Would a Warriors-Spurs Conference Final Have Been Better?

WarriorsSpurs

Throughout the entire NBA season, the Golden State Warriors and San Antonio Spurs established themselves as the two top teams in the league, each posting historic records at 73-9 and 67-15, respectively. Most believed going into the playoffs that the two teams would face off in the Western Conference Finals, and the winner of that series would go on to inevitably win the NBA Finals.

However, the Oklahoma City Thunder foiled everyone’s plans as they took down the Spurs in six games, and are currently tied at a game a piece in the conference final. Now, the question went from “Who would win a conference final between the Warriors and Spurs?” to “Would a Warriors-Spurs final have been better?”

On paper, looking at regular season stats, the answer is yes. Plain and simple. I didn’t watch much of the NBA season, other than the occasional Warriors game where they either lost or pulled something off in the fourth quarter to keep their record alive. Either way, I was ready to get back into the sport if the Warriors and Spurs were going to face off in the Western Conference Finals. It would’ve been the equivalent of the NBA Finals, and the ratings would’ve been through the roof.

The Warriors-Spurs matchup had just about every storyline that any media outlet would be able to cover. Between the talent levels of the two teams, the last hurrah for San Antonio players like Tim Duncan and Manu Ginobili, the rise of Kawhi Leonard and LaMarcus Aldridge to replace these two Spurs legends, and everything in between, this series had everything. Almost the entire basketball world wanted to see it, except for the Thunder.

The Thunder are still a worthy opponent capable of dethroning the almost-godly Warriors, but some say the matchups that would have happened in the Warriors-Spurs series would’ve been slightly more intriguing to watch. With Steph Curry paired against Tony Parker, Draymond Green on LaMarcus Aldridge, Klay Thompson on Manu Ginobli or Danny Green, and Tim Duncan somewhere in-between, there would be action to watch everywhere.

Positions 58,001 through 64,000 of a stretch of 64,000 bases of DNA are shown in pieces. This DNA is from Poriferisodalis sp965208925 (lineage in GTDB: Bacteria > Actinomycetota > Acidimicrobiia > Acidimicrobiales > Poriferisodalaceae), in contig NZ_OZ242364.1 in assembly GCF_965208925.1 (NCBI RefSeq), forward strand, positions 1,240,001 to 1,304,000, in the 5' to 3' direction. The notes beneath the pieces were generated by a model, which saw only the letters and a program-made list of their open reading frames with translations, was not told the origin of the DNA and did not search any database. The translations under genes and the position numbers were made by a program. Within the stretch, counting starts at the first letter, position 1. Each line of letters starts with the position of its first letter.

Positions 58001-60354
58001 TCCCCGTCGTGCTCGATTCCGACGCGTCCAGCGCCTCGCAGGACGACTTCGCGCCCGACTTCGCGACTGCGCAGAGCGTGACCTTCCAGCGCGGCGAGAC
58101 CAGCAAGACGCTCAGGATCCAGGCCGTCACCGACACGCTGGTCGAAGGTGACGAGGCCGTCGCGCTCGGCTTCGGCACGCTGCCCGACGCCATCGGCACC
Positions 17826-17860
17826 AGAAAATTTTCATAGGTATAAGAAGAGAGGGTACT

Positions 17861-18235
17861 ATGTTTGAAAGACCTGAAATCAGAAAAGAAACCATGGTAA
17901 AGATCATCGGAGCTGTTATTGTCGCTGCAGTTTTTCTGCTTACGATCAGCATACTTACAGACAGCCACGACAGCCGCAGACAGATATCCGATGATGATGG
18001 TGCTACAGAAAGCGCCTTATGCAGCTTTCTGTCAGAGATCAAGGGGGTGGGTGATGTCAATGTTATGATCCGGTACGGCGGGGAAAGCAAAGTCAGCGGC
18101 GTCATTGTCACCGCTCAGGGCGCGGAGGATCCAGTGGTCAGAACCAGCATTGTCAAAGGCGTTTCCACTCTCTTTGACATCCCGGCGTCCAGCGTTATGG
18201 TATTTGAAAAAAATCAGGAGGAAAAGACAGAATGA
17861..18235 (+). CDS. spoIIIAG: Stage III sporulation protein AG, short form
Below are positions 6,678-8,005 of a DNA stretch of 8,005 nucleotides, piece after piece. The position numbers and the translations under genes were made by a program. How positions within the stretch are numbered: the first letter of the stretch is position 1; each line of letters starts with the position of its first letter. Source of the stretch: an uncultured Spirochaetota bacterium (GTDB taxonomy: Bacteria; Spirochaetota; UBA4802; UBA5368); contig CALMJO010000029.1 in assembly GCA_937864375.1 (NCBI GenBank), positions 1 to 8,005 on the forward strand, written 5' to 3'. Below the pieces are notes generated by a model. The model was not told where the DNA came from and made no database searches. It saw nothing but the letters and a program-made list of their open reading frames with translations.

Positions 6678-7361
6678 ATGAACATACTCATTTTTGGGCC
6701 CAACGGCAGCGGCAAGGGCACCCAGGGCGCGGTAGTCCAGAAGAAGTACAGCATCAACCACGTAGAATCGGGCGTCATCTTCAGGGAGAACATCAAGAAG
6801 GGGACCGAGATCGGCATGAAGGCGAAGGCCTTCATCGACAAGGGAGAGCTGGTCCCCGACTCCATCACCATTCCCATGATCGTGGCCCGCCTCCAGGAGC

However, the Thunder may actually have a better, more realistic chance to combat Golden State’s all-star roster than San Antonio, mainly because of Kevin Durant and Russell Westbrook. In the Warriors-Thunder series, there is a matchup that is sure to be an instant classic at point guard between Curry and Westbrook, while Durant squares off with options like Harrison Barnes or Andre Igoudala, or the ability to rotate to power forward and balance out with Green. They proved in Game 1 of the series that they are able to slow down the Warriors’ high-powered offense, and I personally think they have the ability to challenge Golden State more than the Spurs ever could.

Originally, I thought the Warriors-Spurs would be the only thing to keep me interested in this year’s playoffs, but now I feel more reinvigorated with this Thunder option. The underdog story is too appealing in this scenario, and this whole series has a huge impact on the upcoming free agency period this summer, with Durant possibly looking for another home if Oklahoma City doesn’t meet his expectations. Add in the fact that we could be witnessing the final time the Durant-Westbrook duo plays together, and I wouldn’t want to watch anything else. I would much rather watch the Warriors battle it out with a tough team like the Thunder and possibly lose, than watch the Warriors beat the Spurs in a tight series.

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